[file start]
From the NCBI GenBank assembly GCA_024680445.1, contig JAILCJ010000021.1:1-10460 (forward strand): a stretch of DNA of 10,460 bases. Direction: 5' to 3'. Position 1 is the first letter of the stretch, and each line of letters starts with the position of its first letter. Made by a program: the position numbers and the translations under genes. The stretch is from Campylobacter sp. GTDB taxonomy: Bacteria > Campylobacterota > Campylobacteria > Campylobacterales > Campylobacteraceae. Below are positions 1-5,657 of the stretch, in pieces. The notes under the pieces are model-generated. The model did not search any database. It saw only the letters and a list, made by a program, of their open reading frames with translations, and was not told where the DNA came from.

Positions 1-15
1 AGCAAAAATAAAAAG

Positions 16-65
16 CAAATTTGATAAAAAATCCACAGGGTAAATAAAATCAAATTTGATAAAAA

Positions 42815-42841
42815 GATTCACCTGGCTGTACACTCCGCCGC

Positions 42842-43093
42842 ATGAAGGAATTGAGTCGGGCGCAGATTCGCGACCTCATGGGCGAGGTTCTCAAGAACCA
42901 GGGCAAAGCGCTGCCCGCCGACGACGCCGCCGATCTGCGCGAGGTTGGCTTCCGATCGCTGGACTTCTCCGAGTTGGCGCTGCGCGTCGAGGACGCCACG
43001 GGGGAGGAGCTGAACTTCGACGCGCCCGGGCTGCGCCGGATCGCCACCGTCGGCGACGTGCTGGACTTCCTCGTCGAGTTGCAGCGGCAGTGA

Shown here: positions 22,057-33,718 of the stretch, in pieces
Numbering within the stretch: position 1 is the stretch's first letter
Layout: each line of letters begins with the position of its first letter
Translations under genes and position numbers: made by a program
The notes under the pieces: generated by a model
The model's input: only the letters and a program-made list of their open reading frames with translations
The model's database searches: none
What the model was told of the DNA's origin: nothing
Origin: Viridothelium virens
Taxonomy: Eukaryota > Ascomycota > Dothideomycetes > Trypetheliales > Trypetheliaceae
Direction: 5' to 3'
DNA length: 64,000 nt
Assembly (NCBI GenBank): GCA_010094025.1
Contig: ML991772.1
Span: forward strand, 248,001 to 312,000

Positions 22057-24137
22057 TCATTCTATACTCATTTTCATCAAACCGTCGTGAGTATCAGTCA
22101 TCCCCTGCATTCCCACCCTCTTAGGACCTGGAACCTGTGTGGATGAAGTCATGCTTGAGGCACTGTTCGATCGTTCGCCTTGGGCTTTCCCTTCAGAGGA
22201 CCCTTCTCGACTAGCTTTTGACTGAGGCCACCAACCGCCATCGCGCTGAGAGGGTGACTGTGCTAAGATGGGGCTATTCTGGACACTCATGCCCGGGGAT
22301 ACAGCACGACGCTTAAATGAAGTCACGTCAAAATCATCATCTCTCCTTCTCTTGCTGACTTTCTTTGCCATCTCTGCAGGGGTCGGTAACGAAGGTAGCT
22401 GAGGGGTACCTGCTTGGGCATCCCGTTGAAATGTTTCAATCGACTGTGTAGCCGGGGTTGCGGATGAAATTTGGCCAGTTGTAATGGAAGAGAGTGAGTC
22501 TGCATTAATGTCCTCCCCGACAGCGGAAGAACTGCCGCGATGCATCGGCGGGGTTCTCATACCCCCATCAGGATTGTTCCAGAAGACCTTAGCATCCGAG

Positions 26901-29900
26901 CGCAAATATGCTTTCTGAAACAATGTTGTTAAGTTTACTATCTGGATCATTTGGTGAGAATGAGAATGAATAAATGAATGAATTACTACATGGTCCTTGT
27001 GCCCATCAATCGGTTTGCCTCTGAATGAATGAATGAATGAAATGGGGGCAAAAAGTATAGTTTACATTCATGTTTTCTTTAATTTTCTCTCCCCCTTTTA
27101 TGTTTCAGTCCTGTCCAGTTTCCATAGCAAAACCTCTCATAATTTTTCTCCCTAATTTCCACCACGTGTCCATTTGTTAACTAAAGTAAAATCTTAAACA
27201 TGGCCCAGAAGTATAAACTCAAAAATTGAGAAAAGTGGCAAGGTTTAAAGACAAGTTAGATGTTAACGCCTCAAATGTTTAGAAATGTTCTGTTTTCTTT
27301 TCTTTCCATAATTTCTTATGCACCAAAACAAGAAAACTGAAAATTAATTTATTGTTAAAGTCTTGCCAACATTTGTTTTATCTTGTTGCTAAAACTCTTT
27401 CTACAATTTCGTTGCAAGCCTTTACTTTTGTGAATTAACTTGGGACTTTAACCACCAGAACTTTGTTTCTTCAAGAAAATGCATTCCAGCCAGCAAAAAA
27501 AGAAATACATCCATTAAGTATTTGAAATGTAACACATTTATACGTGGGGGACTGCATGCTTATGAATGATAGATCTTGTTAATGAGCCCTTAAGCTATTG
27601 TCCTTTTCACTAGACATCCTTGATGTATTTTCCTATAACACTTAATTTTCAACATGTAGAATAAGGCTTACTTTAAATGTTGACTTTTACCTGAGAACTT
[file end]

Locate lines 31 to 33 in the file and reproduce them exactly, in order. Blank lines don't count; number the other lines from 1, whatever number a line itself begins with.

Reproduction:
22301 ACAGCACGACGCTTAAATGAAGTCACGTCAAAATCATCATCTCTCCTTCTCTTGCTGACTTTCTTTGCCATCTCTGCAGGGGTCGGTAACGAAGGTAGCT
22401 GAGGGGTACCTGCTTGGGCATCCCGTTGAAATGTTTCAATCGACTGTGTAGCCGGGGTTGCGGATGAAATTTGGCCAGTTGTAATGGAAGAGAGTGAGTC
22501 TGCATTAATGTCCTCCCCGACAGCGGAAGAACTGCCGCGATGCATCGGCGGGGTTCTCATACCCCCATCAGGATTGTTCCAGAAGACCTTAGCATCCGAG